6) Daily EUV daily has little correlation with daily TEC, and it is of questionable value in modeling the TEC.
7) The WBMOD scintillation model suffers from limited source data from a few stations. (Editorial Note: Jim Secan of NWRA generally agrees with the view that WBMOD can be improved with additional data sets, See comments from Secan above)
There were responses to these views. With respect to #3, Anthea Coster (MIT Lincoln Laboratory, currently MIT Haystack) defended the usefulness and quality of the CORS data set since she had exploited the data successfully in several applications. She also noted its availability on the Internet. Brian Wilson (JPL) also defended the CORS data, and also noted that TOPEX data is used to validate the GIM data, and to determine structures in the equatorial region.
With respect to comment #4, Bob Schunk (Utah State University) indicated the WAAS data is actually equivalent vertical TEC, and thus not useful for data assimilation. His concern was the error introduced when converting the slant TEC to the vertical. Concerned about data smearing, he would prefer to use the original slant measurements. The CORS data has real slant measurements preserved.
Also with respect to #4, Wilson noted that while the WAAS supertruth data contains high quality slant TEC information, it is the result of a lot of post-processing ... and not real-time. Hence it is not a good candidate for data assimilation. Wilson indicates that there is a GPS TEC data uncertainly due to receiver bias; and there is an additional 2-3 TEC unit uncertainty (where 1 TEC unit = 1016 electrons/m2) in the TOPEX TEC.
With respect to #5, Tim Fuller-Rowell (NOAA-SEC) argued the usefulness of ionospheric storm modeling since it was apparent that magnetic storm effects can drastically change the diurnal variation. (Editorial Note: Klobuchar was essentially saying that priority should be given to the determination the low-latitude quiet-time mean density, so that storm departures would have a meaningful reference.)
With respect to #6, Kent Tobiska (Space Environment Technologies) commented that the solar irradiance is useful for long-term modeling, and it now becoming better quantified.
A general discussion ensued. Sandro Radicella (Abdus Salam ICTP) indicated that TOPEX data has been shown to be quite useful in validations of the GIM and IR1 models. He expressed the concern that supertruth slant TEC data could not be obtained in real-time. In response. Coster indicated that it should be possible to obtain high quality GPS data (~ 2-3 TEC unit accuracy) in real-time if calibration is handled carefully. Wilson agreed that JPL could compute streaming TEC (instead of batch-processed) every few seconds and could provide the data in real time.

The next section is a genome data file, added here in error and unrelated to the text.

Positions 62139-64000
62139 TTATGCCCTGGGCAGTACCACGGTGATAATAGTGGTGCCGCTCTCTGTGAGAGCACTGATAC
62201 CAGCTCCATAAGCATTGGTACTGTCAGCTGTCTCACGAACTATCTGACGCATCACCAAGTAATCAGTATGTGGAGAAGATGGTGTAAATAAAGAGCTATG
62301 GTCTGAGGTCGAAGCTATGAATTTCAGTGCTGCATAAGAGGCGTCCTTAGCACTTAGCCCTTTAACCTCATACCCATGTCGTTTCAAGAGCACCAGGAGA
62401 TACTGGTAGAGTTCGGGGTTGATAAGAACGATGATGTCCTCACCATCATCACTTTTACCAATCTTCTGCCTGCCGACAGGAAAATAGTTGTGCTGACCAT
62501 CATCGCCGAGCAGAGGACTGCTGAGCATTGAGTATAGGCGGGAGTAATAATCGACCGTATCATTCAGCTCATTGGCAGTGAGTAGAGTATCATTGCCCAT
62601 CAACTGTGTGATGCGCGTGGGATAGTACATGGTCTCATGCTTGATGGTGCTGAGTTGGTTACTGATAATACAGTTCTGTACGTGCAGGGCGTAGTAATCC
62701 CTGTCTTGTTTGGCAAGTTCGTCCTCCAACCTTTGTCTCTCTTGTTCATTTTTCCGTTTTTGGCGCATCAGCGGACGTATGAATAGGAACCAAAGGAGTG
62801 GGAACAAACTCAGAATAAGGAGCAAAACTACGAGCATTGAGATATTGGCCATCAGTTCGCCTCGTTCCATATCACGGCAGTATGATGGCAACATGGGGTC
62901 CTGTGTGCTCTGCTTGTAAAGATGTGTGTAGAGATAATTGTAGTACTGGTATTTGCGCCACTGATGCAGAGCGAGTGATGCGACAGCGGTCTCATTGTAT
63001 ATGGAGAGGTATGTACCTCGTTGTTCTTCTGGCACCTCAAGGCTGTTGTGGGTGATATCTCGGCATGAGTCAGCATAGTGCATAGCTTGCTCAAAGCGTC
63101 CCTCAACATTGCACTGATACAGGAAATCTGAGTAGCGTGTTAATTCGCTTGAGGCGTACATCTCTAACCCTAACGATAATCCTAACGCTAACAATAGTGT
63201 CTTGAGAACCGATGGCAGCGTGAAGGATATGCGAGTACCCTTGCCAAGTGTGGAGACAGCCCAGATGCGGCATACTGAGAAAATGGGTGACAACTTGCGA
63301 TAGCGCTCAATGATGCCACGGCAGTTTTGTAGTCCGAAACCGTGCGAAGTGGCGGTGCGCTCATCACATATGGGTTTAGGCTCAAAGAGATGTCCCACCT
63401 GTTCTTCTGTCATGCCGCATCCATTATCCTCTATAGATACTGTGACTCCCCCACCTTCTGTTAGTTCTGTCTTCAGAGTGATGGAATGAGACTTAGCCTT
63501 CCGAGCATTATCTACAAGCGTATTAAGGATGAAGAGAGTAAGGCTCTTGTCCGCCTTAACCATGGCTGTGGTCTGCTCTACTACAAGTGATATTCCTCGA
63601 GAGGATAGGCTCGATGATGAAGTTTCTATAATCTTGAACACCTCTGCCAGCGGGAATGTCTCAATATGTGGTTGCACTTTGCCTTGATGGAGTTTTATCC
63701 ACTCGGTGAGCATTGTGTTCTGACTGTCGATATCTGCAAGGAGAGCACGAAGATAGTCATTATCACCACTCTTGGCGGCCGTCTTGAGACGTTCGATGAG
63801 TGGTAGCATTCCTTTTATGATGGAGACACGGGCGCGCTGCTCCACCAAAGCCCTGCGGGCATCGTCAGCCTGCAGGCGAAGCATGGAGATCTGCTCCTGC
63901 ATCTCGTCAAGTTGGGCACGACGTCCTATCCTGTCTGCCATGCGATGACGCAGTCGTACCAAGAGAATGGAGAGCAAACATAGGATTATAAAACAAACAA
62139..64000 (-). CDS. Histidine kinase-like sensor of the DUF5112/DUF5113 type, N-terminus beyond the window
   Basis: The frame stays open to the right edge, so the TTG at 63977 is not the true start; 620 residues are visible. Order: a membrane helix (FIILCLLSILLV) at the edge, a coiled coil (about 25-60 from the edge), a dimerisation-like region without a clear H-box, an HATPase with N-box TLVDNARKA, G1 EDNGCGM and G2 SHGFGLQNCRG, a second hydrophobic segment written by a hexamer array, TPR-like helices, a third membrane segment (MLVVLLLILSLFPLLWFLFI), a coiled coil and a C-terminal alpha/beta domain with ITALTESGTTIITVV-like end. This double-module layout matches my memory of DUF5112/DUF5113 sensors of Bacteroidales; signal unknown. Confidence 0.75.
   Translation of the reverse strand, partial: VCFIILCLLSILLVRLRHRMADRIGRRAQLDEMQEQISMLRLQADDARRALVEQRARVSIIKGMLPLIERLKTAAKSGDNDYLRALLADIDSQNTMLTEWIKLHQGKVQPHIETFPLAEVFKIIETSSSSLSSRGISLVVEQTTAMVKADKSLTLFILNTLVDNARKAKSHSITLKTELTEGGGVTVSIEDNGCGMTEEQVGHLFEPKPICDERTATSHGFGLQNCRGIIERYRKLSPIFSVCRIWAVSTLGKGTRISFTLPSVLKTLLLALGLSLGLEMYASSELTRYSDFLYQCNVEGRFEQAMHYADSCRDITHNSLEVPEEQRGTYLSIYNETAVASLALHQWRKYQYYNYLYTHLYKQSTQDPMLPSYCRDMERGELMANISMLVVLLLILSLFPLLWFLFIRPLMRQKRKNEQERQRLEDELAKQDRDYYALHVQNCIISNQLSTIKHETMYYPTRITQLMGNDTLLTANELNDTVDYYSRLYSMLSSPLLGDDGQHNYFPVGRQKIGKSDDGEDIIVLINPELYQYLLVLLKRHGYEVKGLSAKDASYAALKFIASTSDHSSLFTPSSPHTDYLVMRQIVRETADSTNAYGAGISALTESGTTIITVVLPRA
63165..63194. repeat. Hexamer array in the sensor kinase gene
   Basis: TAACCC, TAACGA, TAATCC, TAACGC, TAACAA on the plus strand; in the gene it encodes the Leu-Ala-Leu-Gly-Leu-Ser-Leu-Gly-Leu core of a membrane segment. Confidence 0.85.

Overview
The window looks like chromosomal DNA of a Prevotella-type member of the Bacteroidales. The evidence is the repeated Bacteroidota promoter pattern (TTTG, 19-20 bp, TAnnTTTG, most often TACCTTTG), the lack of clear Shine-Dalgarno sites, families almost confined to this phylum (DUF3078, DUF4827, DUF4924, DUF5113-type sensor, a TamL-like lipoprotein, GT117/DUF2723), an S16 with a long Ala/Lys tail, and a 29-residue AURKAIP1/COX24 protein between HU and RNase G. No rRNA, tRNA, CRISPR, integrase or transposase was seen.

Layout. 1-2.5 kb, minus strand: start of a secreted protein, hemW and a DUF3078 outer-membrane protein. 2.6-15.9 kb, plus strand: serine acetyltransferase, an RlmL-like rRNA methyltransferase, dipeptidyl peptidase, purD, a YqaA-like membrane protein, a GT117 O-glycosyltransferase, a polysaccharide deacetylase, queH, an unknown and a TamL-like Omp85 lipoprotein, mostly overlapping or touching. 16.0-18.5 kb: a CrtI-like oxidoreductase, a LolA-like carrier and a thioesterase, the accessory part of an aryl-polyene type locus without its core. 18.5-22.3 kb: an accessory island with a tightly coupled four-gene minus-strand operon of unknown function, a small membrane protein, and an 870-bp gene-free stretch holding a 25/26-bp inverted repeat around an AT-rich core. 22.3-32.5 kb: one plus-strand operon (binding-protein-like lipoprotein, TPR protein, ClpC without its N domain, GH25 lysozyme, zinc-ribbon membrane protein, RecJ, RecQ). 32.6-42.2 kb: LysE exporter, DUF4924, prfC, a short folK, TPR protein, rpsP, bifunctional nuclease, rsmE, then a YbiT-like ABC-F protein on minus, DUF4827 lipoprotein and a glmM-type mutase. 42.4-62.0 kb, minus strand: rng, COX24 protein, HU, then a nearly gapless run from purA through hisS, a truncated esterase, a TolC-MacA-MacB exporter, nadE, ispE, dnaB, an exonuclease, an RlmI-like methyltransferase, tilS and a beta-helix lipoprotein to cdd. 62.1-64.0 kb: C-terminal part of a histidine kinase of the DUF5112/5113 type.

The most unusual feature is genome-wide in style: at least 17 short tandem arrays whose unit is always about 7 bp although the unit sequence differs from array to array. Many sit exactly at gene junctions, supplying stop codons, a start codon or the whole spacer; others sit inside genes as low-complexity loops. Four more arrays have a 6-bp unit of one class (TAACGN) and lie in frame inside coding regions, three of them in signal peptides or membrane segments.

On the issue of data availability for assimilative models, Brian Wilson (JPL) cited the use of GPS occultation data. These data sets are useful since they can lead to profiles of the ionosphere to the height of the low orbit satellite. Schunk (Utah State University) commented that topside data was very useful for modeling purposes, including topside data on electron and ion temperatures. Jack Klobuchar noted that there was limited reception in the American zone, vis-à-vis the Alouette satellite.
Coster asked Bilitza (NASA-Goddard) about the validity of the IRI model in the low latitude sector. She had noticed that the IRI underestimates the TEC by ~ 50% near the equator at solar maximum. Bilitza responded that there was a task force structure within IRI to address various problems such as this. He continued by saying topside ISIS data, obtained at high solar activity, will no doubt lead to improvements. The IRI task-force work in 2002 stresses TEC on the topside.
Bodo Reinisch (University of Massachusetts-Lowell) cited the usefulness of the worldwide ionosonde database. He mentioned its availability at a number on Internet web sites, including NOAA-NGDC. Sojka (Space Environment Corporation) commented that real data was extremely important, and that ionosondes are still a leading source of good data. Klobuchar commented that the integrity of ionosonde data is an issue. Much data is missing because it did not pass the quality control algorithm.
Speaking with reference to the HF community that constitutes -50% of the customers for the ionosonde network, Terence Bullett (AFRL) wonders if GAIM will benefit them. Bullett also inquired about the treatment of TIDs with the GAIM approach. Would TIDs be visible? Schunk responded by saying that TIDs are not available at present, but future advances may lead to the possibility of detecting TIDs. For example, the addition of 200 spaced receivers could detect TIDs. Bullet said that the addition of D and E-region models would be helpful, and customers would find a 1-hour forecast of TIDs useful.
Both Jim Secan (NWRA) and Jan Sojka, referring to assimilative models, indicated that data providers need to be mindful of the fact that assimilative models have a grid size element (i.e., a volume element) within which ionospheric parameter estimates are made. Data needs to be characterized in terms of variance within a given volume element.